The new year brought new hope for the UK economy. Research group Markit reported this week that its purchasing managers' index of manufacturing activity rose to a 15-month high in December, with output rising at its strongest rate for 20 months.
This doesn't much alter the fact that output probably fell in the fourth quarter as a whole - the National Institute of Economic and Social Research is expected to estimate next week that GDP fell in the quarter - but it does suggest there's now sufficient momentum in the economy to reverse that fall soon.
But the upturn has been driven by rising domestic spending. Export orders fell in the month, and economists fear they might continue to do so. Business confidence, says Markit's Rob Dobson, "remains fragile and could easily be derailed by setbacks in key export markets".
One problem here is the continued recession in the eurozone. Markit also reported this week that output fell in the region last month, and that there's no sign of the declines moderating yet.
A second problem is that there will be continued uncertainty about US fiscal policy. Although stock markets rose on news that Congress and President Obama had reached a deal to prevent the economy falling over the 'fiscal cliff', economists pointed to two flaws with the agreement.
One is that it raises payroll taxes on most workers and income taxes on high earners, as well as some other taxes. Economists at Barclays Capital estimate that this represents a fiscal tightening equivalent to around 1.5 per cent of GDP.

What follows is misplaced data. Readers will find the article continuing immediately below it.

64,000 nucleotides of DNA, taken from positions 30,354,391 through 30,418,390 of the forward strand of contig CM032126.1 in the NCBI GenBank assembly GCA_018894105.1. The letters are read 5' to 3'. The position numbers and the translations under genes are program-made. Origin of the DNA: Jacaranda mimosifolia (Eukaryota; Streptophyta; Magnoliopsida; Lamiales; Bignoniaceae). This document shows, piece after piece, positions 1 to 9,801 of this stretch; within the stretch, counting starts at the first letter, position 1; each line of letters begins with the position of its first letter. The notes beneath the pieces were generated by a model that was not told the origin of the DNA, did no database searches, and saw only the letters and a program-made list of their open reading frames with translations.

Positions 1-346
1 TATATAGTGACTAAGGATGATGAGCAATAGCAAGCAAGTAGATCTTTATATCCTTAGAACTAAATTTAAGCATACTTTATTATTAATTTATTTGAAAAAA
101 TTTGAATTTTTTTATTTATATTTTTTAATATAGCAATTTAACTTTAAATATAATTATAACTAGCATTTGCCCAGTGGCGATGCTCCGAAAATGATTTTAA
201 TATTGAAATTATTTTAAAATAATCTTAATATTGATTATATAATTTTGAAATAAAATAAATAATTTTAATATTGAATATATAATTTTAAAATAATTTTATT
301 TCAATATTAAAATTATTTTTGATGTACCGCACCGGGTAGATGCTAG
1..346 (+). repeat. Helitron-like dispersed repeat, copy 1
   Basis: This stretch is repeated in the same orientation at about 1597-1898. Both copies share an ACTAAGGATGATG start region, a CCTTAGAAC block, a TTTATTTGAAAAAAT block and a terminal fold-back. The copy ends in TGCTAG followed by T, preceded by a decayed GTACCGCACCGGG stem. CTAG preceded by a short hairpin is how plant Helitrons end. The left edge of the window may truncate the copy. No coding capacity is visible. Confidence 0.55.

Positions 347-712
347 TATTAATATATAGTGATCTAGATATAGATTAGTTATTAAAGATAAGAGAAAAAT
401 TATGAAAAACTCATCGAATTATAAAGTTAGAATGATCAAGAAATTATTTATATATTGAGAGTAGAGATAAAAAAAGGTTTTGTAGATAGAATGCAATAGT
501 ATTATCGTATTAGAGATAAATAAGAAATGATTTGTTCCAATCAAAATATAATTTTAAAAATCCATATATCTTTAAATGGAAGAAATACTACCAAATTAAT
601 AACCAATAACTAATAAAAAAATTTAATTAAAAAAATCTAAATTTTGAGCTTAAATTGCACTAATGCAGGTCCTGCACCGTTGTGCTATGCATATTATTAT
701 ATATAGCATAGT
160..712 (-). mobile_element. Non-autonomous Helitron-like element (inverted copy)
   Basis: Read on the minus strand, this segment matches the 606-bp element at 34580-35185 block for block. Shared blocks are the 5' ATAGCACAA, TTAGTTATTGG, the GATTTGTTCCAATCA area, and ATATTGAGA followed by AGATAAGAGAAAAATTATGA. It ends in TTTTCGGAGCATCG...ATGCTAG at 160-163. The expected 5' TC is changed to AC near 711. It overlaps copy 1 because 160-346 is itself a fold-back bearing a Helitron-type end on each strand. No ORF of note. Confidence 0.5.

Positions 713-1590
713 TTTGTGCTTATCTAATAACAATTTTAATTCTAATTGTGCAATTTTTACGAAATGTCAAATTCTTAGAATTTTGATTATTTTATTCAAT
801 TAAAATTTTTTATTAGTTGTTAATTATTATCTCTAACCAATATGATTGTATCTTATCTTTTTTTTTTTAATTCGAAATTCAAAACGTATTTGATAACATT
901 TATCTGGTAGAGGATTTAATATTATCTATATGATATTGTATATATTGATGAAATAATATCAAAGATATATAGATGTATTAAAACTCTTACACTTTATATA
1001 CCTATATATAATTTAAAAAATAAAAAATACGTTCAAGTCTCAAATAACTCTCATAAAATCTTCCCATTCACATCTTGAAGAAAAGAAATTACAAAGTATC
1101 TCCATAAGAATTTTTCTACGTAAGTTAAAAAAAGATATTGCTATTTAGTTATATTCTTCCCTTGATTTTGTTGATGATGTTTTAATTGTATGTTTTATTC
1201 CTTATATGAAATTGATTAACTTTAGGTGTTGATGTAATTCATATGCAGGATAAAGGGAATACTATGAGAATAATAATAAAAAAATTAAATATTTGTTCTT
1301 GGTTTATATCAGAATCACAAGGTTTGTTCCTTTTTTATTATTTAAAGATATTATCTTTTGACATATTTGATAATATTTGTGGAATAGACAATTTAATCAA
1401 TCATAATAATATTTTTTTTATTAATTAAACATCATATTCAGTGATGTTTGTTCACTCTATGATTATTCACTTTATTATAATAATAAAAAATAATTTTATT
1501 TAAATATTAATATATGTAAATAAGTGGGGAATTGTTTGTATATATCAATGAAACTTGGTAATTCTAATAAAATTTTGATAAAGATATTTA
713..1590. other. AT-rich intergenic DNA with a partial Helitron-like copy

Secondly, the agreement has merely postponed until 1 March the automatic cuts in government spending, known as sequestration. And, with Congress also needing to agree to raise the legal limit on federal debt soon, this means negotiations about the budget will resume soon. Ed Dolan of Roubini Global Economics says the deal "does nothing" to reduce uncertainty about future policy. All it does, he says, is "ensure that we go through the whole exercise again at another midnight a couple of months from now".
Economists fear this uncertainty in itself will depress spending; researchers at Stanford University have found that, in the past, increases in policy uncertainty have led to falls in output and employment. Gary Dugan at Coutts warns that "last minute decision-making and very partisan nature of recent budget talks will only add to businesses' misgivings about investing in the medium term".
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Chris blogs at http://stumblingandmumbling.typepad.com